Goldin: I wanted to leave those who followed me with thoughts to help them succeed in a very difficult job. The NASA team did a wonderful job in preparing the decadal plan. I’m very proud of them all.

Wright: Were you hoping one of those items to consider included finding a way to get to Mars?

Goldin: That would be wonderful and establishing that we could mine rare earths and precious metals on a near-Earth asteroid, which would be even more inspirational.

Wright: When we first started, you actually mentioned that that was one of the areas that you would have like to have pursued as well as going to Mars.

Goldin: I was very open about it during my tenure. Why did I pick an asteroid? If one travels to the Moon, which is one-sixth the mass of the Earth, you need the extra energy for a controlled fall to power out of the Moon’s gravitational field on returning to Earth. If one travels to a near-Earth asteroid, it takes less energy because one has to only escape the Earth’s gravitational field, since asteroids are so small, they have negligible gravitational fields. Unlike the Moon, asteroids have highly concentrated quantities of precious metals, rare earths and important metals for building things. There’s one asteroid, whose name escapes me now, that has more water than planet Earth. There’s commercial and space exploration opportunities on the near-Earth asteroids.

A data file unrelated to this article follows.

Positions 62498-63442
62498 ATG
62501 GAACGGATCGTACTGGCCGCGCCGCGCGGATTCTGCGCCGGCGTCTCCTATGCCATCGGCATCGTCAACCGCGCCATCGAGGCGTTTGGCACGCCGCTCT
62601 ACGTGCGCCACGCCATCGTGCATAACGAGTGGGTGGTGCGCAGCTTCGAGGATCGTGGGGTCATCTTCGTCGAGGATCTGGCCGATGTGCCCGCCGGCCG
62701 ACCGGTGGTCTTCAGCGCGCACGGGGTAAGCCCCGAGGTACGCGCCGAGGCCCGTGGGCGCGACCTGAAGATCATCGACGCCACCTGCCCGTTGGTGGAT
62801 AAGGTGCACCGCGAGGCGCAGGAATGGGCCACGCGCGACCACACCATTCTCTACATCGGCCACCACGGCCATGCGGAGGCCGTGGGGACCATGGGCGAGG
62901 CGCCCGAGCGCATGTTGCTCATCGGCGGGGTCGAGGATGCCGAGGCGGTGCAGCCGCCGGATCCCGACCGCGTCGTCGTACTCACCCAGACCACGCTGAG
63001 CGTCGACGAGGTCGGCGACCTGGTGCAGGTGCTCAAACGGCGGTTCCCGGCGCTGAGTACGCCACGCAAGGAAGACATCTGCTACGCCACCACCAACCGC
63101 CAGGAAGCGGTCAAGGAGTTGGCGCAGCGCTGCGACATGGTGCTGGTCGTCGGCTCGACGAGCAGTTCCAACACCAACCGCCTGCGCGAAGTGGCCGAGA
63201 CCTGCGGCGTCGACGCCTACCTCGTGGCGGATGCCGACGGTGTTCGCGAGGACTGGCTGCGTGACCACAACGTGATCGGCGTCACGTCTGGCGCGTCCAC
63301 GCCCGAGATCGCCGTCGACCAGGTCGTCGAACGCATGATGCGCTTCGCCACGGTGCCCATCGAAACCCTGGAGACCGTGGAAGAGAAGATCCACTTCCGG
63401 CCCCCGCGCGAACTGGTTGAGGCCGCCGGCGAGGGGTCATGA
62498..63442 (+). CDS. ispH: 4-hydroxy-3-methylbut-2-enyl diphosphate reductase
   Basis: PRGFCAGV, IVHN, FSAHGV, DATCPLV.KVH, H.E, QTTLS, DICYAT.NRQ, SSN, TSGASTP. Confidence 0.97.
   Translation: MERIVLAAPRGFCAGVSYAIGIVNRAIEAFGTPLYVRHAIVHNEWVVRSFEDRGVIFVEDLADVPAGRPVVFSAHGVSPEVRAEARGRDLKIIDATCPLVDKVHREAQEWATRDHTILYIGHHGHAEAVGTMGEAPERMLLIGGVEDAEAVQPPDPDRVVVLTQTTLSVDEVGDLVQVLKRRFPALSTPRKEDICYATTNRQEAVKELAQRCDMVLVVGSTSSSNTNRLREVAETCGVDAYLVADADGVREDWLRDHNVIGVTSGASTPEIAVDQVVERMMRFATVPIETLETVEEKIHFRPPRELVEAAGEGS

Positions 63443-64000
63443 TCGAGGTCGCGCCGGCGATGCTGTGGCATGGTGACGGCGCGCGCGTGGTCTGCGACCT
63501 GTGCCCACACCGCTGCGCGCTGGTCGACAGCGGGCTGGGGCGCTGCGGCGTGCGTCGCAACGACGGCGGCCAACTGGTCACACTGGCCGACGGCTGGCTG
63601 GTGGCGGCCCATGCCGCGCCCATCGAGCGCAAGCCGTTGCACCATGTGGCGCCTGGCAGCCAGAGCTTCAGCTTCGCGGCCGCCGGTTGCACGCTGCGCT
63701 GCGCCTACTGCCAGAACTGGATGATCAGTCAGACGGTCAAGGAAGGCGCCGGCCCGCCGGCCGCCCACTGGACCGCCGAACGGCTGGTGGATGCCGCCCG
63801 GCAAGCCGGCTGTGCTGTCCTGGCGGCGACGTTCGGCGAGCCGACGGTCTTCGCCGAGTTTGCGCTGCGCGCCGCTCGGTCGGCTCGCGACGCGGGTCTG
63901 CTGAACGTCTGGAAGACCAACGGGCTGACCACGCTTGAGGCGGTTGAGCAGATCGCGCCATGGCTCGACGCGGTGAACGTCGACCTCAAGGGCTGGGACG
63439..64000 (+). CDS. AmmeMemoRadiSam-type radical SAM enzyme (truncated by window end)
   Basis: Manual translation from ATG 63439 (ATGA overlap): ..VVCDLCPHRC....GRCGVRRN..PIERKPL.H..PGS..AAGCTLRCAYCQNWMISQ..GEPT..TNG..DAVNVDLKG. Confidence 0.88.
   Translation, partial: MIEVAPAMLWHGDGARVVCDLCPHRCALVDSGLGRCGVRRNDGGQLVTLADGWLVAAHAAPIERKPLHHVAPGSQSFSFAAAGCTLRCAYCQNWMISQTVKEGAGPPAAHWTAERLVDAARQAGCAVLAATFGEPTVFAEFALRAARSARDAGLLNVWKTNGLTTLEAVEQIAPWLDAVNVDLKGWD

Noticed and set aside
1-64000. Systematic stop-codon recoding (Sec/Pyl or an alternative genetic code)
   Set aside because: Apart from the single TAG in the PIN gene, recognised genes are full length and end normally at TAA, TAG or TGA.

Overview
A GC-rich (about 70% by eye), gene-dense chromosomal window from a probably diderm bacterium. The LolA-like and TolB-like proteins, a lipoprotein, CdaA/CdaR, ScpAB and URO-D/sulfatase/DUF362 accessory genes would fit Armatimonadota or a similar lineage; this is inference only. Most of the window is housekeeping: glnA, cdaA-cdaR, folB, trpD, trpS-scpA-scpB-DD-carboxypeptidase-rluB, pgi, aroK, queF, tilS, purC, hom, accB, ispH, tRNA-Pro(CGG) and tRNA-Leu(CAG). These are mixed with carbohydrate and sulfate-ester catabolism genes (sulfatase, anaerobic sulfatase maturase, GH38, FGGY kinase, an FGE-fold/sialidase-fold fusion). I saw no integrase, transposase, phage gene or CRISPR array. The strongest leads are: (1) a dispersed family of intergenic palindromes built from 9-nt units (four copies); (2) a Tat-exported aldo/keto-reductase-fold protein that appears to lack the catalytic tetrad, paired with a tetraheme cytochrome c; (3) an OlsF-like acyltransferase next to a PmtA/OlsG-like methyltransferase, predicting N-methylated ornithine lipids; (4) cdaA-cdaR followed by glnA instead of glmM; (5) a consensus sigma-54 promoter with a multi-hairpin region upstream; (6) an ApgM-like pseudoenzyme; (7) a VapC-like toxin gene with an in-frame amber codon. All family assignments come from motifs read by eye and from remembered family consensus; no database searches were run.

Wright: One of the areas that we haven’t had a chance to talk too much about is interest in going beyond low-Earth orbit into—to go back to your sign—the solar system. I know that you created the Origins Program so that we would have missions to possibly investigate the origins of the universe. Can you talk about the interests of that and some of the challenges of providing the path for that program?

Goldin: Let me come back to one of the five core purposes of NASA during my tenure. “We will search for life, single-cell or higher, carbon-based or other.” What if we could find a single-cell bacterium, off planet Earth, either living or fossilized. If you look out into interstellar space, the building blocks are there. I recollect that there are over 100 different organic molecules in interstellar space. There’s water all over the solar system and universe, all the elements of the period table are there, so there’s a good chance it exists.

I like to make things simple, so with the Origins Program—that was one of the other things, we want to understand the origin, evolution, and destiny of life in the universe. There’s a very simple statement, but it encompasses everything. With regards to the search for life and finding other planetary bodies, here was a challenge. Again, I tried to come up with a vision. My vision was if we were to find an Earth-sized planet around a star in the Goldilocks zone—not too cold, not too hot for water to remain liquid—you do that through gravimetric analysis. You look for the perturbations of the orbit of the star due to a body rotating around it.